The Most Sensible Teaching You'll Ever Hear on the
For this we are saying to you by the word of the Lord, that we, the living, who are surviving to the presence of the Lord, should by no means outstrip those who are put to repose, for the Lord Himself will be descending from heaven with a shout of command, with the voice of the Chief Messenger, and with the trumpet of God, and the dead in Christ shall be rising first. Thereupon we, the living who are surviving, shall at the same time be snatched away together with them in clouds, to meet the Lord in the air. And thus shall we always be together with the Lord. So that, console one another with these words."
1 Corinthians 15:51-53
Lo! A secret to you am I telling! We all, indeed, shall not be
put to repose, yet we all shall be changed, in an instant, in the
twinkle of an eye, at the last trump. For He will be trumpeting, and
the dead will be roused incorruptible, and we shall be changed. For
this corruptible must put on incorruption, and this mortal put on
It is spiritually fashionable among some "believers" today to
disbelieve these plain passages of Scripture. This is due in part to
the three-ringed circus Christianity has made of these passages.
I agree that it is well to run from every teaching of the
Christian religion. This religion has so consistently twisted and
misapplied God’s Word that it (the religion) has become a yardstick
of truth. It works like this: If the Christian church teaches it, it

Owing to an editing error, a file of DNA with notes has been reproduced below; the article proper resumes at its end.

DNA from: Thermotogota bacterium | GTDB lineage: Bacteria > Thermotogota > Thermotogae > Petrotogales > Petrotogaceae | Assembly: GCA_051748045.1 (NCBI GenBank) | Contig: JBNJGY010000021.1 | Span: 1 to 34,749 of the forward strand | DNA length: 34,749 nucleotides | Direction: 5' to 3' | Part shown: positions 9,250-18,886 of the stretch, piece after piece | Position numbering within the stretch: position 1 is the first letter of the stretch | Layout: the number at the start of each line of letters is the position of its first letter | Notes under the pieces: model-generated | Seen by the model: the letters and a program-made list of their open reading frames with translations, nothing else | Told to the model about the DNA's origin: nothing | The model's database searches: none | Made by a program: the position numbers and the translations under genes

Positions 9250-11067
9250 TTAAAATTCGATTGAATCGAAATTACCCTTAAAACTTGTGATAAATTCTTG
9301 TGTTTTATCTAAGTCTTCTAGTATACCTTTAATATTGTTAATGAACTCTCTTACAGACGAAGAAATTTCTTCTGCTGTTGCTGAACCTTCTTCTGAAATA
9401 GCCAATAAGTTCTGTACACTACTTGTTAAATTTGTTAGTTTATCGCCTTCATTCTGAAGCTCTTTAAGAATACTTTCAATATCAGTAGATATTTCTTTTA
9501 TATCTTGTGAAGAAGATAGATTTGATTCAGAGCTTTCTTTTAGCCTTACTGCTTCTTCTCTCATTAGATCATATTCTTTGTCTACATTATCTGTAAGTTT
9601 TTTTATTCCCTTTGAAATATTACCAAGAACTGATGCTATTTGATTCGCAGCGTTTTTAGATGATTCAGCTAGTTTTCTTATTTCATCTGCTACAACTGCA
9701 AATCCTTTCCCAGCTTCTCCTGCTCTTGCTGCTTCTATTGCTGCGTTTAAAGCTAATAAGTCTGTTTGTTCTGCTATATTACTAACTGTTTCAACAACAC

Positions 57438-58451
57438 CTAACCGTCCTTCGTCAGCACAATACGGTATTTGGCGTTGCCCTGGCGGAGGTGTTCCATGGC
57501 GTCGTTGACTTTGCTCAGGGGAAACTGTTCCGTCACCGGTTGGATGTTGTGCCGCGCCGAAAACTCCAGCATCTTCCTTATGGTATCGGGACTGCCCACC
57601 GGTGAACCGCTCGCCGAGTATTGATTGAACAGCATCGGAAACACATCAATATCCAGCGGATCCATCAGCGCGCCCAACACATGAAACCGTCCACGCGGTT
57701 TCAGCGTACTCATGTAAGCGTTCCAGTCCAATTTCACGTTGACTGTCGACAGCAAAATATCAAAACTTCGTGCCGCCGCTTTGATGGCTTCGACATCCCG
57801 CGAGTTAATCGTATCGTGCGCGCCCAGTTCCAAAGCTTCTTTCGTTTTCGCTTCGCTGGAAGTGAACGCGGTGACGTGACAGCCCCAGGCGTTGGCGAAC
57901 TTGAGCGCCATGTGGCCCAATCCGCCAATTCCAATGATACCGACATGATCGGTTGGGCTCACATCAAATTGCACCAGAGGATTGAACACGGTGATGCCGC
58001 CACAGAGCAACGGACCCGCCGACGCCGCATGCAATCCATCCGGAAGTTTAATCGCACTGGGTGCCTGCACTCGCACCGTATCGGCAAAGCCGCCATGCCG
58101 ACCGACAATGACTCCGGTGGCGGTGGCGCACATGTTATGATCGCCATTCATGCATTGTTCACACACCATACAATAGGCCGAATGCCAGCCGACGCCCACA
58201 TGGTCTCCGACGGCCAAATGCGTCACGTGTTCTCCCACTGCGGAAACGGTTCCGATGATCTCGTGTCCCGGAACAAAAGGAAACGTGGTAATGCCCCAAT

must be wrong. To arrive at truth, one simply lists Christian
doctrines, then believes the opposite.
This is a fine starting point, but it can be taken too
far. Christian teaching, as a whole, is wrong, but amid the
wreckage remain shards of truth that require careful salvaging.
The Christian religion states that all who believe in Jesus Christ
will fly away to heaven at "the rapture." This will amount to about
ten million people, more if the rapture occurs on Christmas or
Imagine the chaos. Should a Christian person be piloting a
jetliner during the rapture, his sudden absence will bode poorly for
all unchurched passengers. With any luck, the co-pilot will be a
backslidden Christian who will assume the pilot’s vacated seat and
land the plane safely. No one will thank God, however, for they will
all be heathens.
No need to imagine any of this, for Christian movie producers
have already enacted such scenes and reproduced the trauma on film.
See the shock. Feel the pain. Watch the puzzled faces at Rand
McNally as mapmakers begin asking one another, "Hey! What happened
to Colorado Springs?"
This is why I don’t believe in the rapture. But I do believe in
the snatching away.
It means what it says
I believe the passages I quoted on the previous page. I believe
that Jesus Christ will descend from heaven, for that’s what 1
Thessalonians, chapter 4, clearly says He will do. I believe that
the dead in Christ will be rising first. I believe that those who
are alive at that time will be snatched away. This is the Scriptural
term: "snatched away." These people will be snatched away, then, not raptured. (Looking up these words in the dictionary, I find them to
mean: "snatched away").
I believe that these people will rise (which means "to go
up") to meet the Lord in the air (which is what we breathe), in
clouds (which are "masses of visible vapor").
The passage is plain enough. What is to keep mature believers
from believing it?
Three things. Because of what the Christian religion has done
with this passage, many serious-minded saints simply cannot swallow
a literal rendering. Secondly, along this same line, some saints
equate "literal" with "unspiritual."
Thus, these serious-minded people constantly seek secret,
allegorical meanings to plain, literal passages.
For instance, even though clouds are often found in the air, and